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Hemp industry needs aggressive approach

“The gluten-free aisle in the store is getting bigger.”


Kelley Fitzpatrick grabbed attendees of the Canadian Hemp Trade Alliance annual meeting and snapped them to attention, espousing the nutritional values of hemp like a televangelist.

“You have to be aggressive with your research,” Fitzpatrick, owner of NutriTech Consulting, told the meeting in Winnipeg Nov. 12.

While the benefits of hemp are documented, she said the industry should be promoting it as the perfect food and pushing for more published research to support the claim.

The population is aging, she said, and with that, chronic disease is reaching epidemic proportions. As more people turn to the health-care system, costs soar and consumers are realizing that they are better off trying to prevent some of the side-effects of aging.

And where consumable hemp products and their health benefits are concerned, this is the opportunity to “get a little more ballsy,” according to Fitzpatrick. “Let’s look at nutrition!”

Consumers are ready to hear about healthy alternatives, so she urged industry to “give them these products.”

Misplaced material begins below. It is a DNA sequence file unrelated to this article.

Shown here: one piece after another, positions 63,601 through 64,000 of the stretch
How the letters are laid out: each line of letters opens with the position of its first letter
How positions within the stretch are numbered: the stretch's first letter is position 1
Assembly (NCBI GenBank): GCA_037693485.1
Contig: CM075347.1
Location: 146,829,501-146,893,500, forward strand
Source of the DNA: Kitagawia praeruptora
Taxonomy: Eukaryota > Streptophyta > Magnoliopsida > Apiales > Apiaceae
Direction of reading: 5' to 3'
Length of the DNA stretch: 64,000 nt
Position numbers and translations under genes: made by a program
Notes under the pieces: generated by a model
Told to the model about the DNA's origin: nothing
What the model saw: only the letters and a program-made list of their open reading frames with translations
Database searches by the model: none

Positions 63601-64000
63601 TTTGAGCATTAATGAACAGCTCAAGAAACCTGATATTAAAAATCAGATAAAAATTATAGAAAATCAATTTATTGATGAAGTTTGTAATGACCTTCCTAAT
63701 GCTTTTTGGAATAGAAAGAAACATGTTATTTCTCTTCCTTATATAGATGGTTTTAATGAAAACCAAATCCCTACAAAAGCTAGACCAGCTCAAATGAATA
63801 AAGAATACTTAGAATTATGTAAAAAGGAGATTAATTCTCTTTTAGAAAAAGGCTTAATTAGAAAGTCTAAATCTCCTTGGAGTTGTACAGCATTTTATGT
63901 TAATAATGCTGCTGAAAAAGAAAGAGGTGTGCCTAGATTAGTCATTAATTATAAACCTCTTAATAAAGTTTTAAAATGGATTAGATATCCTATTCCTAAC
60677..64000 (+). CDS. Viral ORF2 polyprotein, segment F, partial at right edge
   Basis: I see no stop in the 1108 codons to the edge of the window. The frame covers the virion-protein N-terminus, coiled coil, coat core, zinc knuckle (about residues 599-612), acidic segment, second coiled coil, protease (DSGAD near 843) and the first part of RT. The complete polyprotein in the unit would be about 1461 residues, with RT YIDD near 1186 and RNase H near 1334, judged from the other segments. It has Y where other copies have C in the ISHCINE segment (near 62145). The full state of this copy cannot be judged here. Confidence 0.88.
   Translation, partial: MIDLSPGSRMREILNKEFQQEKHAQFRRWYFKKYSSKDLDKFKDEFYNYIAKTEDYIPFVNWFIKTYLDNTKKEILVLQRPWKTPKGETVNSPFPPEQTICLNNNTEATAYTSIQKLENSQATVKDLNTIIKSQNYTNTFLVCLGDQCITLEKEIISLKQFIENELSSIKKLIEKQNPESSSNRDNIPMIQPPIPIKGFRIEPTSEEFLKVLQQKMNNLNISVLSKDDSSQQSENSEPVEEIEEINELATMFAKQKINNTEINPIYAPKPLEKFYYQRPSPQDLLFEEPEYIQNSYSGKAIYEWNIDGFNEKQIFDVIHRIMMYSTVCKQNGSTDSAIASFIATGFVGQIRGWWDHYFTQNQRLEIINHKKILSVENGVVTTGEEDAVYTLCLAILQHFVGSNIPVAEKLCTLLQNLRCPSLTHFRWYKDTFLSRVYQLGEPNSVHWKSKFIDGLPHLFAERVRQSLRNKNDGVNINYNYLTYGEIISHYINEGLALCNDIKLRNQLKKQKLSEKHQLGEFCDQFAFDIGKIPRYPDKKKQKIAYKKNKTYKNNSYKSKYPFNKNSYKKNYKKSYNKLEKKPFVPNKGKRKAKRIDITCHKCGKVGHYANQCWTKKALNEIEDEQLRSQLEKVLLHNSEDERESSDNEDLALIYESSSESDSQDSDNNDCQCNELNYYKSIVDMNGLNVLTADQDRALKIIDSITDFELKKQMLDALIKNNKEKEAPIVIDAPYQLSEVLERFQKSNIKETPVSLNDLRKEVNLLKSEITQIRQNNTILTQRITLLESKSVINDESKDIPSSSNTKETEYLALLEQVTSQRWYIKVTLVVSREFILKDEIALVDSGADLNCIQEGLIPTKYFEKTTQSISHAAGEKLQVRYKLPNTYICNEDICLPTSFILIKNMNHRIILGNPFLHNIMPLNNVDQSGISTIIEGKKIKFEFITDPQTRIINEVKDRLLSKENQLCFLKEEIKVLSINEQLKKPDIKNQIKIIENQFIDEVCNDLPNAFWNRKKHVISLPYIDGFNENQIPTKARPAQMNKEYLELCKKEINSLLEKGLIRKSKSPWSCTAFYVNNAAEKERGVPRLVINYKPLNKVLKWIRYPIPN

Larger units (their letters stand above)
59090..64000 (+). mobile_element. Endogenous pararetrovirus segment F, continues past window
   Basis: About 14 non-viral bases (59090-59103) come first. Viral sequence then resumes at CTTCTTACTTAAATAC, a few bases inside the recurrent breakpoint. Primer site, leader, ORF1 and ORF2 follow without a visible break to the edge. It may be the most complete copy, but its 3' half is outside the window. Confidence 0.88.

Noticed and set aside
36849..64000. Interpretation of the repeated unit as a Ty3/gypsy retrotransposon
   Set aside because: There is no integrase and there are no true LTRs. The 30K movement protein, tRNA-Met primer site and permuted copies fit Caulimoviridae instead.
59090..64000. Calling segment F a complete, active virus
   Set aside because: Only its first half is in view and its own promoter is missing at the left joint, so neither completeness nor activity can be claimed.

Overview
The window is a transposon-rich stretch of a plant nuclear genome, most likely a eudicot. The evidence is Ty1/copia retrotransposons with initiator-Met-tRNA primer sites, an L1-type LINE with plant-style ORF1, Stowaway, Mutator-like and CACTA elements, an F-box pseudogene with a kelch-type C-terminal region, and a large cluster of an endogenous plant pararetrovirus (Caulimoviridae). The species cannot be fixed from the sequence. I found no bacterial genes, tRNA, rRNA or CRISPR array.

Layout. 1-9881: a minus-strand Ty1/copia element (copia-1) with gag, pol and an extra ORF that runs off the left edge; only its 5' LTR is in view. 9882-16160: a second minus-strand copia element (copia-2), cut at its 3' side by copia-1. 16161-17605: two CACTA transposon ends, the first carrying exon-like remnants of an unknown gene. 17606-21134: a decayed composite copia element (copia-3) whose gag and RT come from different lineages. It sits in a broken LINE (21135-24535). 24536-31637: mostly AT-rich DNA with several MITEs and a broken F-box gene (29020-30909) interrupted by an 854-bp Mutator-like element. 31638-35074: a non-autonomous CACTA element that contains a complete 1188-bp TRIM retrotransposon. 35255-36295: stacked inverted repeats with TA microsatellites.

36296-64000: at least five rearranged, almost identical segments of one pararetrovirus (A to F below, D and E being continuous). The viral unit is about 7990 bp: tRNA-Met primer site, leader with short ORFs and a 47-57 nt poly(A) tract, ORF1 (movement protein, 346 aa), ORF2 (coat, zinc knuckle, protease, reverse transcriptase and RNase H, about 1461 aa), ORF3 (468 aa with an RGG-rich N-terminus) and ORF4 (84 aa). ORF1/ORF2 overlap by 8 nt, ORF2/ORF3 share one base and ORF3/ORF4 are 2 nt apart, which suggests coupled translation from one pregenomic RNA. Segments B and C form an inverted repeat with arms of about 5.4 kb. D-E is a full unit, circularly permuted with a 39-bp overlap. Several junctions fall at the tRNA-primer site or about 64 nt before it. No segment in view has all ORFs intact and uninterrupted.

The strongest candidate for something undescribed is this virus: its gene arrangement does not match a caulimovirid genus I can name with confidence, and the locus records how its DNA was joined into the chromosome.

But processors also need to be aware that people still love convenience and “taste rules.”

Hemp has high omega-3 content proven in clinical studies. Omega-3 is commonly known as the “good” fats that promote better health and are a good addition to a weight loss regime. Fish oils have dominated in this market, Fitzpatrick warned, but they don’t have to be in competition. “There is plenty of room for everyone.”

Cardiovascular disease risk can be reduced by 39 per cent and the fatty acids contained in hemp may also reduce diabetes, she said. But industry stakeholders need more scientific facts to support these claims.

And while scientists test hemp as a food, Fitzpatrick said they should also look at testing hemp-based cosmetics and creams. There is already science indicating hemp can help reduce eczema.

Hemp, she said, is also poised to take its place as part in a major up-and-coming food trend: the move toward “gluten-free” products. Celiac disease, which attacks the intestines and prevents absorption of nutrients, causes its sufferers to react to gluten in food as their body tends to fight it like an infection.

As awareness of the disease grows, many choose to avoid gluten altogether just because of the perceived digestive issues. “The gluten-free aisle in the store is getting bigger,” said Fitzpatrick.

Two processors in Manitoba produce food and cosmetic products. And Farm Genesis in Waskada hopes to build its small health food business that features hemp seeds and protein powders.

Brad McKinney said that company is nowhere near ready to build a plant. “Our focus is on sales right now,” he said.

But Farm Genesis hopes to “sustain future farm growth, employment opportunities, and new startup industries for our families, farms, and rural communities with a strong research and development component to their growth.”

That’s research Fitzpatrick would encourage. “Capitalize on these opportunities and support clinical research,” she urged.

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